How Data Can Help

Migraine Management Toolkit

When making a business case for any workplace intervention or program, collecting and analyzing data to support your case is a common strategy. However, this is challenging when looking at migraine.

The condition is underdiagnosed and undertreated and as such, many people suffering with migraine are not accounted for in most data sets. It is a condition that is also poorly understood by the general public, many employers and even health care professionals.

Because of this, migraine flies under the radar in most organizations and collecting data from traditional sources does not always tell the whole story.

Sources of Data for Migraine Prevalence and Costs

  • Demographic modeling
  • Health Risk Appraisal (HRA)
  • Screening questionnaires
  • Medical claims
  • Pharmacy claims
  • Disability claims (STD, LTD)
  • FMLA claims

Using Data

Gathering information from a variety of sources can help determine the extent of the problem in the workforce and the related financial impact and support a plan for a migraine program or intervention to manage/deal with the issue.

When trying to figure out the extent of the problem in an employee population, the following sources of information can be used:


Looking at the gender and age of your employee population is one way to get a good idea of migraine prevalence. What percent of the employee population is female and between the ages of 25 and 55? The answer to these questions can give you an idea of the likelihood that migraine is an issue that needs attention.

Try using a simple calculation to estimate the number of employees with migraines in your workforce:

  • Multiply number of male employees x 6% = number of men with migraines
  • Multiply number of female employees x 18% = number of women with migraines
  • Add the two = total number of employees with migraines in your workplace

Self-Reported Data

Using a Health Risk Assessment (HRA) or screening questionnaire can be an effective way to collect self-reported information about the health and well-being of an employee population. Most HRAs do not ask specific questions about migraines. If you use an HRA as part of a health improvement/wellness strategy, consider adding questions about migraines to the assessment. Here are a few examples:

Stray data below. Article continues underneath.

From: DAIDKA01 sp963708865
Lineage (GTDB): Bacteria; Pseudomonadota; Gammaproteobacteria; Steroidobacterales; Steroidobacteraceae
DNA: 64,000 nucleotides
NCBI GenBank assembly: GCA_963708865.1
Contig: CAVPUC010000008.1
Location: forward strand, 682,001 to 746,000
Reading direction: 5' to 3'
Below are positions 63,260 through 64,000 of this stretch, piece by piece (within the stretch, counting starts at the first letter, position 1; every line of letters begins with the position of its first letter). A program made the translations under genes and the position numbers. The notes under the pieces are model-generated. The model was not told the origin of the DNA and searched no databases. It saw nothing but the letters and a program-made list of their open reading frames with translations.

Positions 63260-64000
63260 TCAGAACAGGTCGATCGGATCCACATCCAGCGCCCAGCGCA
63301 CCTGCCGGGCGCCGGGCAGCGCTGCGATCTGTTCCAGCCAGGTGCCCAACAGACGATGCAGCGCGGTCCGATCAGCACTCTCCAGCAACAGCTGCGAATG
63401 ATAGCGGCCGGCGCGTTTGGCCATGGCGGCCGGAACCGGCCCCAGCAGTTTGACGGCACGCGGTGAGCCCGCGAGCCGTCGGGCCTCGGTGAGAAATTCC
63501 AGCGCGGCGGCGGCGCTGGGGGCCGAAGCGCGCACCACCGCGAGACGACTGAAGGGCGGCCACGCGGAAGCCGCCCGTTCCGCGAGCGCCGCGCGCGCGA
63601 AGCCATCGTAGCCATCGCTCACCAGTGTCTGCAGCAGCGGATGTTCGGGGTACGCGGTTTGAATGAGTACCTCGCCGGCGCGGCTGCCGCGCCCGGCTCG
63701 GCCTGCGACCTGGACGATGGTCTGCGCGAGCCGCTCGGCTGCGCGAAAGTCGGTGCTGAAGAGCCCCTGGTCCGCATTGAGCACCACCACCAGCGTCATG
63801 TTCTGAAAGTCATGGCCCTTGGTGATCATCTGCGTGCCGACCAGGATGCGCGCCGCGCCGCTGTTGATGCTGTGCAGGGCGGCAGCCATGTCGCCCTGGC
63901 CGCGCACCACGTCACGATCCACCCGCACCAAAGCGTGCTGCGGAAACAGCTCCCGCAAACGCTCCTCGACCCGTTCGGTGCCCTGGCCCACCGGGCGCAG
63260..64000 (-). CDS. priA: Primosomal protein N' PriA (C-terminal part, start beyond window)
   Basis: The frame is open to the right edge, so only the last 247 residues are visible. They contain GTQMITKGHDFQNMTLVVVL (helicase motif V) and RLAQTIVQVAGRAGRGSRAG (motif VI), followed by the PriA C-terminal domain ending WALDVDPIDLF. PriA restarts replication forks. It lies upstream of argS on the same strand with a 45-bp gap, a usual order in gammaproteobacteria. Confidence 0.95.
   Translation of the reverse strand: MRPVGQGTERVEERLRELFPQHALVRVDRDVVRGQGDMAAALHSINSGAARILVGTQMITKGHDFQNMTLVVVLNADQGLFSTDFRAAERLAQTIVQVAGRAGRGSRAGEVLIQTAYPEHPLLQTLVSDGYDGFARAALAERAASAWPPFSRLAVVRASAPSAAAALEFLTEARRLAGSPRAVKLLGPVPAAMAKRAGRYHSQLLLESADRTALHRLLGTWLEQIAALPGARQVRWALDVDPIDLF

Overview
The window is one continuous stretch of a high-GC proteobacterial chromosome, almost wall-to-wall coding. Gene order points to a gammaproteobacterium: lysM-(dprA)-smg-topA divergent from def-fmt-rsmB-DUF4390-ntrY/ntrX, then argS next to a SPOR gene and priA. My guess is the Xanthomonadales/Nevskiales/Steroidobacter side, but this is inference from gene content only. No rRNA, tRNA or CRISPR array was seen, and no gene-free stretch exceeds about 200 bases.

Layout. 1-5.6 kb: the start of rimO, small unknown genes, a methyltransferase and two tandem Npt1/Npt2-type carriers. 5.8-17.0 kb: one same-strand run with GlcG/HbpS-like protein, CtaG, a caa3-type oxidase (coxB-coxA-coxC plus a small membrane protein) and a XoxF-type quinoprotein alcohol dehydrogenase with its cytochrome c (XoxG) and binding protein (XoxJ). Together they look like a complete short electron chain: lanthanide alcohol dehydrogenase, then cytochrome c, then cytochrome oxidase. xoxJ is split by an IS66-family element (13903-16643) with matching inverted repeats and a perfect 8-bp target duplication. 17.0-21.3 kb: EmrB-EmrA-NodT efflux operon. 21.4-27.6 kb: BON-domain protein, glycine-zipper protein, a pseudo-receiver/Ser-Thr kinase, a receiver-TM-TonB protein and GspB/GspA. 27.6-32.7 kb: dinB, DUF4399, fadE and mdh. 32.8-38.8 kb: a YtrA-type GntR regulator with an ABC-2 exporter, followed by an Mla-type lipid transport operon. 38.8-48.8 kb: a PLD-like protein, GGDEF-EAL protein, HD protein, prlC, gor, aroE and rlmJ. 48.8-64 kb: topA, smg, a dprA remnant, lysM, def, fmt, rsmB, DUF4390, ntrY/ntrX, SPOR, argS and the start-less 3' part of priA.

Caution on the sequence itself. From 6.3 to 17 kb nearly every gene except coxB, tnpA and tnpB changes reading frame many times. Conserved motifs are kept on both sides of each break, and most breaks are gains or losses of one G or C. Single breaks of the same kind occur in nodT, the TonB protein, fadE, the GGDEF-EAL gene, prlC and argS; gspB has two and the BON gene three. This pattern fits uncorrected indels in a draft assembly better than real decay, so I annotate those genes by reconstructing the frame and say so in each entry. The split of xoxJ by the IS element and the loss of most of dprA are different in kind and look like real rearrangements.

• Do you suffer from frequent headaches? What is the frequency?
  • What are your symptoms?
  • How severe are they?
  • What triggers a migraine?
  • Do you take medication for this?
  • Are you able to function at work when you have a headache? At home?
  • What is your quality of life?

If you don’t use an HRA, there are simple assessments, such as the Headache Impact Test from the National Headache Foundation, that might be useful.

Medical & Pharmacy Claims

Individuals suffering from migraine don’t always seek care or a diagnosis and others are misdiagnosed. Because of this, it can be difficult to quantify the problem using traditional medical and pharmacy claims review.

  • Medical claims: Migraines often show up as a secondary diagnosis or not at all; they can also be miscoded
  • Drug utilization: Many migraineurs are not taking prescription drugs so they won’t show up here; if you want to address the issue before drugs are prescribed, relying on drug utilization data will not help


In addition to health care costs incurred by those suffering from migraine, employers face rising costs related to reduced productivity as well. How do you quantify the cost of absenteeism and presenteeism? These measures of productivity are often not tracked. Using traditional measures, including short-term and long-term disability, will provide only a small part of the bigger picture – information on those who have been diagnosed and are using benefits. Many more migraineurs suffer in silence using sick time sporadically and functioning at reduced capacity while on the job.


Any data or information you collect can help in discovering the extent of migraines in an employee population and determining the best way to manage and deal with the issue. Using various sources, figure out what needs to be done structurally (related to benefit plan design changes, policies and practices review) and from a behavioral standpoint (prevention and management, workspace accommodation).